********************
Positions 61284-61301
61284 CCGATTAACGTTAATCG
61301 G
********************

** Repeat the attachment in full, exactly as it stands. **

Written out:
Positions 61284-61301
61284 CCGATTAACGTTAATCG
61301 G